Disruptive technologies are one of the technological factors affecting Tesco. Emerging technologies like blockchain, automation, and artificial intelligence can potentially disrupt the company’s supply chain and operations. This is a challenge because implementing and adopting new technologies can be way too costly.

In order to digitally transform its operations, the company has to invest hugely in big data, artificial intelligence, and cloud among other disruptive technologies. Its annual ICT spending was estimated at $2.2 billion for 2022.

Tesco is forced to keep adopting technology in order to stay competitive. If these technologies are not adopted by the company but adopted by its competitors, this becomes one of Tesco’s weaknesses because it can lead to decreased efficiency and competitiveness.

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Weaknesses of Tesco

  1. Overreliance on the UK Market
  2. Price competition
  3. Complex organizational structure
  4. Failed ventures into foreign markets
  5. Poor online delivery service
  6. Reliance on suppliers
  7. Criticism of the treatment of suppliers
  8. Lack of investment in new store formats
  9. Weak CSR Initiative

Sainsbury’s, Morrisons, and Asda are Tesco’s biggest competitors. These three companies including Tesco account for about 66% of the market share in Great Britain. Each of them is in strong competition with each other and has certain advantages over each other due to one another’s weaknesses and challenges. In this session, we will discuss some of the weaknesses of Tesco that its competitors are likely to take advantage of.

Some of the weaknesses of Tesco are temporary such as shortage of products and change in leadership, while the long-standing issues are problems associated with inventory management, customer service, overdependence on the European market, and quality control. Nevertheless, the unique thing about Tesco is that based on its core value, the company ensures it addresses its weaknesses over a period of time.

Overreliance on the UK Market

One of the weaknesses of Tesco is its overreliance on the UK Market. Despite Tesco’s international presence, the majority of its revenue comes from the European market because the company has been unable to adapt and operate in markets outside of Europe.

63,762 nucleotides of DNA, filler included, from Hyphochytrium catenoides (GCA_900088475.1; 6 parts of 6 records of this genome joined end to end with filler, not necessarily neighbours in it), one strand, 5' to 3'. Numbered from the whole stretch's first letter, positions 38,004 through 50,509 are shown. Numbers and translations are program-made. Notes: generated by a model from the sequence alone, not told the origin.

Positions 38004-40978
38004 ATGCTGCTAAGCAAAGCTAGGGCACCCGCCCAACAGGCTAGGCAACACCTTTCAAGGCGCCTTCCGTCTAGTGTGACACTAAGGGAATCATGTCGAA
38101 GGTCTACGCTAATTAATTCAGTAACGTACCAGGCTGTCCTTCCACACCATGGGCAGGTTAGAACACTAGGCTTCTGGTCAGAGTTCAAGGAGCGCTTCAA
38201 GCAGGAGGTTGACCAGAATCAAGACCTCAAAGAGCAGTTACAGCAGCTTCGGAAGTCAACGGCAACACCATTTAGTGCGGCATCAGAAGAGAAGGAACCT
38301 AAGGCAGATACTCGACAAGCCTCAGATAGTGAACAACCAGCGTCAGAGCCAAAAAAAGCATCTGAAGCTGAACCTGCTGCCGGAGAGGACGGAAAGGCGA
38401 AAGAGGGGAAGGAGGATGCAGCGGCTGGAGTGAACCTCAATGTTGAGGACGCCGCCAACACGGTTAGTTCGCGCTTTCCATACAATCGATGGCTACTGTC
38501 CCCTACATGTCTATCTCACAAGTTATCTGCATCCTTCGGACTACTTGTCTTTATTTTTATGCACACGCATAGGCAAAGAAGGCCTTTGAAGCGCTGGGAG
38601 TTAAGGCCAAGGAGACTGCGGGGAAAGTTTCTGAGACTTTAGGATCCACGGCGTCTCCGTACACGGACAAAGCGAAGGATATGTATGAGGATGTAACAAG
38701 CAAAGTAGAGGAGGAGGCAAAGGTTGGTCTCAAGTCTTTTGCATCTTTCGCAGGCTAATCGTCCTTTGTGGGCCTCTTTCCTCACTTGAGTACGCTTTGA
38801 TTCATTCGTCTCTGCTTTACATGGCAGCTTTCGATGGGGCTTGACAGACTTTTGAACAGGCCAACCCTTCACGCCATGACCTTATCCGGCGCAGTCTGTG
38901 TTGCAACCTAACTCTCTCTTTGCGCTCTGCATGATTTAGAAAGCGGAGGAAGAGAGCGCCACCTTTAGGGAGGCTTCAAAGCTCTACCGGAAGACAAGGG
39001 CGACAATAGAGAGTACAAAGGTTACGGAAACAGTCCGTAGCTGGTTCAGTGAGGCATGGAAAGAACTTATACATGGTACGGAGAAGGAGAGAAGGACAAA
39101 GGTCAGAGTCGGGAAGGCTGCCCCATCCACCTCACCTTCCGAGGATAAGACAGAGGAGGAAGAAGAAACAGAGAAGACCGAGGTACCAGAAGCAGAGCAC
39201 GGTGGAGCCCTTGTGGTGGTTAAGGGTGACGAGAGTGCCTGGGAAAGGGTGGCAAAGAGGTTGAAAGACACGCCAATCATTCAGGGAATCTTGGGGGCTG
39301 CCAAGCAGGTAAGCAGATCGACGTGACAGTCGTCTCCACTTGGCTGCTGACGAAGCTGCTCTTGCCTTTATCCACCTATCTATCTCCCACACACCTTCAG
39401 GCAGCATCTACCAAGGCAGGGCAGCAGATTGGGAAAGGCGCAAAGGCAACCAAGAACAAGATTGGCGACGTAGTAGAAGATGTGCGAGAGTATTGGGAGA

In as much as Tesco is the biggest grocery retailer in the UK market, its over-dependence on the European market makes it vulnerable to certain factors like increased competition in the domestic market, changing consumer preferences within a region, and economic fluctuations. Such factors could further impact the profitability of the business.

The company no doubt has higher sales and revenue than other retailers in Great Britain due to its successful operations and close attention in the European market. However, Tesco’s weakness of depending too much on the UK market limits the company’s potential for growth and expansion into other markets.

In order to overcome this weakness, the company has to explore opportunities for growth in emerging markets by carrying out marketing research and market potential analysis.

Tesco has to diversify its product offerings to cater to different purchasing habits in other countries. The company can customize its offerings to a market by understanding the market dynamics and specifics and putting other factors like cultural aspects into consideration.

Also, in order to expand to other markets, one important element is finding the right local partner who understands the particularities of the market. The company can partner with firms in other countries that are familiar with the local market dynamics and establish a structure that mutually rewards long-term success.

Price competition

Another weakness of Tesco is price competition. The company faces intense price competition from discount retailers like Lidl and Aldi. These discount retailers offer lower prices and have successfully attracted cost-conscious customers thus causing stiff competition for Tesco.

This stiff competition pressures Tesco’s profit margins and as a result, the company tends to lower prices or increase promotional activities in order to maintain its market share. This, in turn, happens to be one of the factors that affect the company’s profitability.

In order to tackle this weakness of Tesco and stay competitive, the company can adopt a more customer-centric approach, like improving its in-store experience, offering personalized products and services, and leveraging its brand strength and loyalty programs.

The company can also explore collaborations and partnerships with other retailers or firms to expand its customer base and market reach ahead of rivals like Aldi and Lidl.

Complex organizational structure

As a large multinational corporation, Tesco has a complex organizational structure that is designed to meet the needs of its diverse customer base and support its global operations.